Data alone won't provide you with the steps to take toward a more effective recruitment plan. Analysis is the first step in making sense of the data you've collected, and helps you identify strengths and gaps in your agency's approach. The next step is to address current recruitment needs and plan for the future.
As your team reviews the data it has collected about the characteristics of foster homes and of children in care, several significant bits of information may jump out at you. Read more . . .
For example, what does this table of data reveal about the sibling groups admitted into care over the previous three years? Trends can be illustrated by entering the numbers into a chart format. What do these numbers and trends tell you about the needs of children coming into care?
130 total children
146 total children
149 total children
|Size of Sibling Groups||Number||%||Number||%||Number||%|
|5 or more||2||2||1||1||1||1|
|1 child only||68||74||72||73||65||65|
|TOTAL # of Groups||92||100||99||100||100||100|
These observations help build a picture of the types of homes that are likely to be needed for children coming into care. In this example, the data showed a trend in the need for homes for 3- or 4-child sibling groups, growing from six homes in 2013 to 15 homes in 2015. Alongside this trend, the predominant need, as seen in the most recent year, continues to be homes for sibling groups of two (19 percent of all homes) and homes for one child (65 percent of all homes).
Compare your current recruitment needs with your current pool of certified foster homes. What demographics or characteristics are your current homes able to serve? Would increasing the use of kinship homes help meet the needs of children in care? Read more . . .
Are there critical needs that are not being met by the current pool? Are there homes that could be re-recruited to meet your current needs? This information helps shape your targeted recruitment plan, including the Recruitment and Retention Plan your agency submits to OCFS every three years.
If there are gaps between needs and services, these areas may be "hard-to-find homes." As a team, discuss questions such as: Which homes were easy to find? Which were more difficult, and why? This should help shift thinking from "hard-to-place children" to "hard-to-find homes."
Zero in on the homes that are most difficult to find, and identify the characteristics that are the most common (e.g., homes for teens, homes for children who are medically fragile). Based on your review of your data, what do you consider the key characteristics of your most-needed homes?
For more information about targeted recruitment strategies and hard-to-find homes, see the Revitalizing Recruitment resource. The National Diligent Recruitment Resource Center recently released this toolkit to assist in the development of recruitment plans.
One county agency saw a surge in the number of infants entering foster care who were born with an opioid addiction or had tested positive for drugs. The agency developed a profile of the foster home that could meet this need. For example, a stay-at-home parent was required because of the unique medical and social-emotional needs of an infant who is drug-addicted.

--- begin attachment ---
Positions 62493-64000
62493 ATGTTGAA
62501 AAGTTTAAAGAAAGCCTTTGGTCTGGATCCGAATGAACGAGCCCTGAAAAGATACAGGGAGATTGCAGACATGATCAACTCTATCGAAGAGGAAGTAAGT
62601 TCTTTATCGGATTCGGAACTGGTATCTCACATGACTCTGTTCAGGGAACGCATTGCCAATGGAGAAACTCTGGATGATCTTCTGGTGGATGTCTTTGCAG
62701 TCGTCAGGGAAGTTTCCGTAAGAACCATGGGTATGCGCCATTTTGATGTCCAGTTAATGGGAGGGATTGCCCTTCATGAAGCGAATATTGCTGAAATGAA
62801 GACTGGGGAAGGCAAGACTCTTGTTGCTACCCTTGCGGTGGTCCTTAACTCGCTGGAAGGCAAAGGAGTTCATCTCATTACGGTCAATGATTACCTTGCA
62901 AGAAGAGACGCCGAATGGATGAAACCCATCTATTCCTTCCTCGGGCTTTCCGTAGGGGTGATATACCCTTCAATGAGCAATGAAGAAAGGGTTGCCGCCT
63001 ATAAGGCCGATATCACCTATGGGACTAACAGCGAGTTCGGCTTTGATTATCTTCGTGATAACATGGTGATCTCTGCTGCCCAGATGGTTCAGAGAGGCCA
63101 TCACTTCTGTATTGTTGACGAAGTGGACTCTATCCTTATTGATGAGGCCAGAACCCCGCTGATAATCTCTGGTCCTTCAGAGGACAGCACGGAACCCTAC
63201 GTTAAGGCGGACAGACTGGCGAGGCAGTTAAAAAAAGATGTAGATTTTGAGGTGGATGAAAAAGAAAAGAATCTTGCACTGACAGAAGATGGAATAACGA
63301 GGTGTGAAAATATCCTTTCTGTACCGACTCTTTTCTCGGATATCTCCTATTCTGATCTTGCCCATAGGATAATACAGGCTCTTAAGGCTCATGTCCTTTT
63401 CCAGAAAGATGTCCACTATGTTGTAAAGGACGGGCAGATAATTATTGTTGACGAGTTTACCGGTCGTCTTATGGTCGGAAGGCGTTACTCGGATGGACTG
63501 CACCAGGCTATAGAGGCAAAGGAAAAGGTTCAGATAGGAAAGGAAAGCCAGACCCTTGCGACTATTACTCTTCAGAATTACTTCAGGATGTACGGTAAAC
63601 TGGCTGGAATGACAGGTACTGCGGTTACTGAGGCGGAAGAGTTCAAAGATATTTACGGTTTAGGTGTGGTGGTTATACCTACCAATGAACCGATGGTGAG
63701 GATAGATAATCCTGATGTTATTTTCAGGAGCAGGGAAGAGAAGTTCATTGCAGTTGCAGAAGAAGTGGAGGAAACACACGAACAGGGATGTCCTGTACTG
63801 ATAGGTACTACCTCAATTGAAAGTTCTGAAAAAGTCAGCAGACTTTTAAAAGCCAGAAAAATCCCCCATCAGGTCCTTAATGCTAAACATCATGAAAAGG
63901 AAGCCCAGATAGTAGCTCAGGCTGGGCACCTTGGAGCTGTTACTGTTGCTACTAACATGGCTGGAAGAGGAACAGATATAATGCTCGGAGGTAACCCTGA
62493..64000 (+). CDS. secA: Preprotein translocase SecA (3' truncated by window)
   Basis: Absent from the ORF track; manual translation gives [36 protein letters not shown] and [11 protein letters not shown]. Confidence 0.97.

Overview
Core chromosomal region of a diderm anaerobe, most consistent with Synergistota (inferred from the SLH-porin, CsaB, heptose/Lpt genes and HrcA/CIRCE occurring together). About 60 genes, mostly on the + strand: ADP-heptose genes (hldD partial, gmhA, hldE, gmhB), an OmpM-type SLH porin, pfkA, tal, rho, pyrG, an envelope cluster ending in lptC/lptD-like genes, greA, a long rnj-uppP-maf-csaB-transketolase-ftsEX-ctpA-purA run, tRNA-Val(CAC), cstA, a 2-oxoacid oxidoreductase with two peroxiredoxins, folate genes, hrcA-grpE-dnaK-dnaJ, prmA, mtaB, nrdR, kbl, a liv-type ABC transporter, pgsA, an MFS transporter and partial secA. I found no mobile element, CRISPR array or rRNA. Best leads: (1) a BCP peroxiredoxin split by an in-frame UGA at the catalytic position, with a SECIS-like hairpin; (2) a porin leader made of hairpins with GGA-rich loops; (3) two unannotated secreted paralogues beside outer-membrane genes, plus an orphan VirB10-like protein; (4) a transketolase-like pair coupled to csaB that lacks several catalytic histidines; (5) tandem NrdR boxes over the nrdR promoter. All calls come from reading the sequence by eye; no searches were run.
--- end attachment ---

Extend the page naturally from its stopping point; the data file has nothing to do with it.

Upon reviewing their current data, the agency found that few of the families in its current foster parent pool were certified to take infants and even fewer included stay-at-home parents. The team went on to identify current foster parents who were certified for other age groups and did not have a child placed in their home. These foster parents were invited to a meeting where they learned about the need and met other foster parents that had cared for these infants. Within a few months, several families had chosen to change their certification to accommodate infants.
One agency determined that it needed to increase the number of certified homes for children of Hispanic heritage. Based on the long-recognized principle that foster parents are the best recruiters, the team contracted with a foster parent who had connections in the Latino community. Using the Foster Parents as Recruiters Program, the agency compensated the foster parent to help them develop a plan for recruiting Latino homes, and then to take on a direct role in recruitment. The foster parent identified a half dozen contacts in the community and invited this group to a personalized, bilingual information session at the local Hispanic community center. Three families applied to become foster parents.
Developing kinship homes is a critical strategy for finding homes that best meet children's needs. A kinship home can be ideal in that it provides continuity with the child's culture and creates permanency with family members.
Kinship data can help you determine how your agency's performance compares with state and national averages. For example, if 18 percent of your children in care have been placed in kinship foster homes, this compares well with the average for upstate New York, where 9.5 percent of children were placed in approved relative homes in 2015. In New York City, however, 30.7 percent of children in care were placed in approved relative homes (Source: New York State Monitoring and Assessment Profiles). A review of national data shows that the top 10 percent of agencies had 36 to 48 percent of children in kinship placements. Median performance was 23 percent. So, an 18 percent level is below the national average, and your team may want to assess this for possible action.